WWI ended on the 11th hour of the 11th day of the 11th month in 1918 and the day became known as Armistice Day in the United States. By 1938, Armistice Day was a national holiday, and on June 1, 1954 Armistice Day became Veterans Day to honor veterans of all of America's wars.
I was fortunate to participate in a Veterans Day ceremony yesterday and was able to hear a Congressional Medal of Honor recipient speak. One of the things he said that rang true was that November 11th shouldn't be Veterans Day. Every day should be Veterans Day.
The capper of the day for me was visiting with an old timer after the ceremony was over. He walked up to where I was passing out food and drinks and I teased him about his Airborne cap, which had an 82nd Airborne pin proudly displayed on the front. I asked him who in his right mind would jump out of a perfectly good airplane.
"Hell, when I signed up in 1941, times were hard and when I saw they offered $100 extra bucks a month for jump pay, I took it. Had no idea what the hell jump school was but I needed the cash." Said he'd backed out of the Navy, because they wanted him to fly as he had a college degree - told me that he hated the damned airplanes and wanted nothing tod o with them. When he found out what jump school was he told me, "next thing you knew I was stuck back in a damned plane!"
I learned how he was deployed into North Africa, jumped into Sicily, jumped into Salerno, fought his way across Italy, jumped into Normandy, jumped into Holland, fought at the Bulge and then wound up in Germany at the end of the war protecting the border from the Russians. He took part in all 4 combat jumps of the 82nd Airborne during WWII. All. Four.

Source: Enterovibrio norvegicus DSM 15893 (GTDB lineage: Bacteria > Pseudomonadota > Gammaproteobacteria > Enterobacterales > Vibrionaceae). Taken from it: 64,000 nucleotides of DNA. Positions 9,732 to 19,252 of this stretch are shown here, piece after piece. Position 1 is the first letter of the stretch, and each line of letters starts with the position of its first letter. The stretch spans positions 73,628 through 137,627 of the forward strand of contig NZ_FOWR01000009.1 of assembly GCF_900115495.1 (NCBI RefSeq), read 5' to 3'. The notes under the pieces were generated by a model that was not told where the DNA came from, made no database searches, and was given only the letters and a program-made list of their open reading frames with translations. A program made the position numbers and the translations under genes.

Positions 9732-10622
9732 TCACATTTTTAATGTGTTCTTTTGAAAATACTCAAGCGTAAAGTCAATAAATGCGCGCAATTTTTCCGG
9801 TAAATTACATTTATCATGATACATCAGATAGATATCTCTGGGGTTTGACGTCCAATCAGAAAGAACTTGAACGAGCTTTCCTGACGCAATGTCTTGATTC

During our conversation, I was able to recall the names of the different operations - Husky, Overlord/Neptune, Market Garden - and he was surprised, and quite pleased that someone actually knew of what happened. I shudder to think why he was surprised that anyone would remember and I was more than content to sit there and listen to this man, this piece of history, tell me about his WWII experience.
When it was time to leave, we shook hands, and I left humbled by this man's sacrifice and the sacrifice that all of our veterans do for us. I began to think that the moniker The Greatest Generation was indeed true - and not just for the troopers that were fighting, but for the people that were at home, supporting the war.
The people on the home front who accepted massive, astounding losses without calling for the head of the Secretary of Defense; without whining "not in our name"; without barganing for more 'humane' treatment of the enemy; without harping at every negative turn of events and calling for an immediate return of our troops.
The 8th Air Force had missions in the early part of the war where they suffered over 70% casualties. 70%. During the Battle of the Bulge, 80,000 of America's bravest men were either killed, captured, or wounded in a matter of days. Yet the American public continued to support the war, and equally as important, to support the troops.
The current crop of Americans at home could learn a lesson from our parents and grandparents. It's clear to me that our troops protecting us now are doing their part to make our generation the next Greatest Generation. Now if only the people on the home front could show the same stamina and resolve of the WWII generation.
In this small way, I will do my part. Will you?
Thank you Veterans.